Working with a married counseling team can do wonders for balancing the energy of gender differences and power struggles. And intensive marriage retreats can provide an ideal format for learning and practicing collaborative problem-solving for expedited results.


Anyone who suffers from depression knows, on a very deep level, that depression is a thief of vitality. It pervades everything, impedes everything, diminishes everything. It’s even worse when an unhappy marriage leads to depression because the assumed well-spring of blessing and support is now the antagonist itself. Indeed, this dynamic sets up a complex and elusive downward spiral.

In order for a marriage to thrive, it has to be built on a foundation of power sharing and mutual respect. A spouse who is “powered-over” is automatically at a higher risk of becoming depressed. And once depression takes up residence in one spouse, it takes up residence in the marriage and family.

The conversion of a marriage marked by power imbalance to a more collaborative framework has proven benefits for lessening depression from an unhappy marriage. Research shows that power sharing together with effective communication and conflict resolution skills create happier, more satisfying marriages and that happily married people tend to have lower rates of depression.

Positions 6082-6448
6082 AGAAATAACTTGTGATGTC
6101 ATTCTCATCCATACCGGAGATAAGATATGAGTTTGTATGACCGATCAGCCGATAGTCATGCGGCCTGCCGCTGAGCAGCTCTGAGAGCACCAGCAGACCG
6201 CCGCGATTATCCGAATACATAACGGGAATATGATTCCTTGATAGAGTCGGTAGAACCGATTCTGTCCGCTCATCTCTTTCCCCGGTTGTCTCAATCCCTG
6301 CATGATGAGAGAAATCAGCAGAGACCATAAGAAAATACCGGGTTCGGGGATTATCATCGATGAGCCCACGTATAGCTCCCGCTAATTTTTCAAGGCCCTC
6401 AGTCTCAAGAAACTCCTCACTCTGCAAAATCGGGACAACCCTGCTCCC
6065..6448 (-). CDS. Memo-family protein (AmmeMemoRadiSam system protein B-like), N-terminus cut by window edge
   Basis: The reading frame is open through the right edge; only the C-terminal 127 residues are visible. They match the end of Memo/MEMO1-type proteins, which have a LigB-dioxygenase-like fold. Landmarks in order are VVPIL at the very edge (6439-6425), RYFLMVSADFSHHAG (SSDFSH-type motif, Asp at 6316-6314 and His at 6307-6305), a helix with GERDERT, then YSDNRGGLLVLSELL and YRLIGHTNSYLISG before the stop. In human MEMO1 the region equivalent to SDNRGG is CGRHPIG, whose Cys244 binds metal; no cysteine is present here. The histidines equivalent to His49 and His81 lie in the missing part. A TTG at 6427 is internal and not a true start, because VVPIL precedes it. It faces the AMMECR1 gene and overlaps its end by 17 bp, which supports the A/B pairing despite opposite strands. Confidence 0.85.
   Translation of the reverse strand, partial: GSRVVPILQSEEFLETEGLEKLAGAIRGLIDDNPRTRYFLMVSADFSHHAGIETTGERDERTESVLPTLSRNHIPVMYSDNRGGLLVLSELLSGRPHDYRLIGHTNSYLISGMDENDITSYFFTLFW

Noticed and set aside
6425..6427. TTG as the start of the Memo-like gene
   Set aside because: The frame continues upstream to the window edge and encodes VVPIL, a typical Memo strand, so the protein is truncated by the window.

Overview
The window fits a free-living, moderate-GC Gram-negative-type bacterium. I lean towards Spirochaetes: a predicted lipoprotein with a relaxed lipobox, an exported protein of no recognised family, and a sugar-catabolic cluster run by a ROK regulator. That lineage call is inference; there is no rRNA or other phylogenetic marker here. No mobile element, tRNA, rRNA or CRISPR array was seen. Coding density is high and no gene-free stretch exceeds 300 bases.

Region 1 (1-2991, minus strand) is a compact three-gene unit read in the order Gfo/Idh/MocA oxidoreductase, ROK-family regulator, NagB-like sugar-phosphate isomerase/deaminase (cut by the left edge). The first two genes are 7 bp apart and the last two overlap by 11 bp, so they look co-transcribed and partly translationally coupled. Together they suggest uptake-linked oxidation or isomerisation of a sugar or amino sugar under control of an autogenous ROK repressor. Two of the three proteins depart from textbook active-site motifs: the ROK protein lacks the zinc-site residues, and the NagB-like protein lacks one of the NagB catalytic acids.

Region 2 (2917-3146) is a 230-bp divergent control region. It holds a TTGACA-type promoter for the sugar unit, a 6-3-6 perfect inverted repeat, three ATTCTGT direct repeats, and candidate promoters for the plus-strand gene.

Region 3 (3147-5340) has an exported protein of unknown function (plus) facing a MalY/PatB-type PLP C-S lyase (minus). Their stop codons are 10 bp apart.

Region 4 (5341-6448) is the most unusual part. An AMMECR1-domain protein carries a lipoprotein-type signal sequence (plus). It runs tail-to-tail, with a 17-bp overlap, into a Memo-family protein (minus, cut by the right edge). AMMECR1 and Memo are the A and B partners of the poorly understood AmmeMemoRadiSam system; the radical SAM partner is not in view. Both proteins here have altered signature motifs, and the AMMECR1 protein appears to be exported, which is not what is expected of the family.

We help couples build strong, stable relationships by teaching communication and problem solving skills, and designing more collaborative relationships. If your unhappy marriage leads to depression, our intensive marriage counseling retreat can help shift the dynamic to support a happier, more satisfying relationship. Contact us for a complimentary telephone call.


Mary Ellen Goggin

Mary Ellen is a highly skilled and intuitive relationship guide. She brings over 35 years’ experience with individuals and businesses as a lawyer, mediator, personal coach and educator. She received her J.D. at University of New Hampshire Law School and a Master’s Degree at Harvard University. Mary Ellen co-authored Relationship Transformation: How to Have Your Cake and Eat It Too with Jerry Duberstein — and they were married by chapter 3. Mary Ellen brings a unique blend of problem-solving, practicality, and warmth to her work. She’s a highly analytic person, with geeky and monkish tendencies. She’s a daredevil skydiver, a voracious seeker of knowledge, and an indulgent grandmother. Her revolution: helping people become the unapologetic rulers of their inner + outer realms. Read more about the retreats